Sunday, February 13, 2011

Inside "The Wooden Roller Coaster" at PLAYLAND, with Lance and Jeff

The other Day Jeff and I had the AMAZING opportunity to see the historic Wooden Roller Coaster at Playland from a different perspective, the INSIDE!

This historic coaster was built in 1958 by Carl Phare and is one of the best wooden roller coasters in the world. It has a maximum drop height of 20 m (75 ft) and speeds of up to 76 km/h (47 mph).  The American Coaster Enthusiasts organization declared The Wooden Roller Coaster the 21st 'Landmark' and 'Classic' roller coaster in the world, the only coaster to get both designations. At the time Carl Pahre was told the footprint was too small, the banked turns were too sharp and the drop was too steep for riders to endure. But, like Walt Disney, he did it anyway, dispite the critisisms of the nay sayers.We are so glad he did!!

The first drop. I love how you cannot even see it. This is an older photo, not one of ours. You can see how the boards here have been clad in white plastic strips. These have all fallen off or been removed as boards were replaced.
 This is truely one of the scariest roller coasters I have ever experienced, and definitely the most exciting. Feeling the tracks rumble under your feet and wondering if you will live to see another corn dog makes for a memorable experience.

Jeff says (after a summer working at the PNE and riding the coaster daily for weeks); If you sit in the front of the train, you'll be thrown out of your seat at the crest of the second hill. If you sit in the back of the train, you will be thrown out of your seat as the train begins down the plunge of the first hill. If you sit in the middle ( as Jeff does) you will remain comfortably in your seat, most of the time...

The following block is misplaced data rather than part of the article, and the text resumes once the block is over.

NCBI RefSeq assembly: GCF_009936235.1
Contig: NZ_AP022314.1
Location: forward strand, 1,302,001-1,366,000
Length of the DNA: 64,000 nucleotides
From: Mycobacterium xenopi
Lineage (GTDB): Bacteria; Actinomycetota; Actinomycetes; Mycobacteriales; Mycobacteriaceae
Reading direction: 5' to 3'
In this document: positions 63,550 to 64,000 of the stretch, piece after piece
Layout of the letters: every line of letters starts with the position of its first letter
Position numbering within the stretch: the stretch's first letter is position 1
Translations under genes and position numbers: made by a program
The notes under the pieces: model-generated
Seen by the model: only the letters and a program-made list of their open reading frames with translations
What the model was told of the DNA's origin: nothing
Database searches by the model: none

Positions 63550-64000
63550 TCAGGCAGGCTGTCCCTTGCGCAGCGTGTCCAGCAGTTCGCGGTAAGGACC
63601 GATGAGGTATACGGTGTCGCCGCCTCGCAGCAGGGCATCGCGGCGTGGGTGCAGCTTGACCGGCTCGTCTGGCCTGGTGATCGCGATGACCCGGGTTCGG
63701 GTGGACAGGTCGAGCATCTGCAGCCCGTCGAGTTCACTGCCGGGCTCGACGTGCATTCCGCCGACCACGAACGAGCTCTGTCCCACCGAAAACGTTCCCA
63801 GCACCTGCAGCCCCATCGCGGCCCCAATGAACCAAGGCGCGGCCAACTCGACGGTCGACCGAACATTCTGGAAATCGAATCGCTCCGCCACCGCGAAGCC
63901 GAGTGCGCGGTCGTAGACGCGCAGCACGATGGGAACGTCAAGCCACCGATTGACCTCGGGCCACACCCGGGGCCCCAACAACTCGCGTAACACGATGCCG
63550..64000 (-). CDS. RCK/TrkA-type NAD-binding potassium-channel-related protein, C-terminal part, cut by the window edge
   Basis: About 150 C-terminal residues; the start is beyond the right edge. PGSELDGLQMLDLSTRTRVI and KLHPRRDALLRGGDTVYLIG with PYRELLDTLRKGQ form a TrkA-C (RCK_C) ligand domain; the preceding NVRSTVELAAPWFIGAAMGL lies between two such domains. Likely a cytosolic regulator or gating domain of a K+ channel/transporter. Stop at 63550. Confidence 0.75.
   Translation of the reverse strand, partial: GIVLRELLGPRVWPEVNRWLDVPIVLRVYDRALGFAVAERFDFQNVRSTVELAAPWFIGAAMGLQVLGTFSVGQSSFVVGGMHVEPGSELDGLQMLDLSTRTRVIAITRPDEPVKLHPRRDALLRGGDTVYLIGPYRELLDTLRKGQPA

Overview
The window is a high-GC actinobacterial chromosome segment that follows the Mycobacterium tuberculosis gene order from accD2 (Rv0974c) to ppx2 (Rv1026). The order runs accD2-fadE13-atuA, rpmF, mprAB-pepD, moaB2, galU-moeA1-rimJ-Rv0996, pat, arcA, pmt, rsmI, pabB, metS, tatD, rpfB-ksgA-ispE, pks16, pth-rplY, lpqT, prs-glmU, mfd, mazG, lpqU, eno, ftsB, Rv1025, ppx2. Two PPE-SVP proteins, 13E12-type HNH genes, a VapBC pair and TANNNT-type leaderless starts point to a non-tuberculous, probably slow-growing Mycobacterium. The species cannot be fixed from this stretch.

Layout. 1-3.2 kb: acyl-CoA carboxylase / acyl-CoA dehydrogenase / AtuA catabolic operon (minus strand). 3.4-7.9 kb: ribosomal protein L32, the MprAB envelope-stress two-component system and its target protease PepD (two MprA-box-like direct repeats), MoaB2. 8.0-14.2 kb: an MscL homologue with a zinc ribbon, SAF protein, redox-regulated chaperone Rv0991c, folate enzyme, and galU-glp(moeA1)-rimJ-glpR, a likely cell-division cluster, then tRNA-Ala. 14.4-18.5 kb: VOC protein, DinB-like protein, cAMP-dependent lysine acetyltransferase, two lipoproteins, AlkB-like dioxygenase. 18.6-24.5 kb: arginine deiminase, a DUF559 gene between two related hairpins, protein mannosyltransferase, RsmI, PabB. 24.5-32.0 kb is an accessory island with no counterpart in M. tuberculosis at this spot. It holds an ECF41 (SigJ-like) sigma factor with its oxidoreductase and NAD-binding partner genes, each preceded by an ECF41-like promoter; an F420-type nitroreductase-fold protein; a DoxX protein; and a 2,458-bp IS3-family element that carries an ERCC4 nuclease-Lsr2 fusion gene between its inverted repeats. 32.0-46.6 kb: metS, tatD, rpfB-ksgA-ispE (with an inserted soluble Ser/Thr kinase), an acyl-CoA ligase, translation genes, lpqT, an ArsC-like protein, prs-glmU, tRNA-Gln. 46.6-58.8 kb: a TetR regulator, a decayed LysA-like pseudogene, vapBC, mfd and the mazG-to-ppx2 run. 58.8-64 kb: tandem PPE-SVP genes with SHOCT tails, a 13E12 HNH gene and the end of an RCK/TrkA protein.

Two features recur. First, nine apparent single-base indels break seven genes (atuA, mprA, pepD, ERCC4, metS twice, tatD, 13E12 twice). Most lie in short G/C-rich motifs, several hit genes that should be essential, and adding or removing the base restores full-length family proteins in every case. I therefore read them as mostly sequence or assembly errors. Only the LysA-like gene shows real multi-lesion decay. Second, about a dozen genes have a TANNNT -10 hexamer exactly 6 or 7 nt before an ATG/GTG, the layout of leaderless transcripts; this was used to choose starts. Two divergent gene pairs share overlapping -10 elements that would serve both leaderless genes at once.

From on the ride, the inside, the most exciting parts. Don't barf.

Check out the inside curve, hold on to your hats.

Inside, confusing and beautiful.

Lots of camel-backs.

I Love hidden treasures like this sad little monkey.

"What...? An open entrance? Anyone could just walk right in..." We didn't of course, that would be wrong.

The loading station, 1958 original, is getting new decking and railings before opening.

The coaster in the park, taken from the locked front gates. this is the lift hill and the loading station.

Closed for winter. Let me in.

Winter in Vancouver, +7C and sunny.
We just went to Hastings Park to check out the old fair buildings and walk through the sanctuary. It is a really beautiful place on a day like this, and kind of creepy as well, being a shuttered fair in the middle of winter. Its a cool place, and we're lucky it's in the middle of a public park we can go and wander around in freely. We were not expecting to see another open entrance and some very friendly employees. They allowed us in with close supervision to take a few shots. This was a dream come true for both of us. We've walked past the coaster a bunch of times talking about how cool it would be to see inside, though unlikely to ever happen. We learned all sorts of neat stuff from the workers, like how the structure of the coaster holds itself together. It is so well designed, it sits as one large piece, not thousands of rickety boards, and you could unbolt it from the ground, and it would just sit there, like a sculpture of amusement. We took our shots and left, thankful to the employees who could tell we were in heaven. "No one has a shot like this anywhere" one of them said. We went back to the sanctuary, sat on a bridge in the sun, and looked at out photos. eventually our heartrates went back no normal and the shock wore off.

We went to the fair in the middle of winter, and discovered a treasure. It was a great afternoon.

Lance and Jeff

Thursday, February 10, 2011



This is a sculpture I created at Emily Carr University. It is dealing with the recent land claim issues my Bigstone Cree Nation People are going through. The pieces fit together like a map and represent the different First Nations that make up OUR Indigenous Canadian borders. It is made from deer skin, elk skin and fox tail. The material was pretty difficult to use, but worth it in the end. The whole process took 12 hours non stop.


My Partner Jeff helping stretch the material from a previous piece

Then i put the pieces onto a lagre glass decanter i found in the basement of a kitchen store. After that I fit them all together like a puzzle and then began to sew. 12 hours later I was finished (and my hands were swollen for two days). The material took 5 days to dry, and cures in about two weeks.

Example of Sewing Deerskin when its worked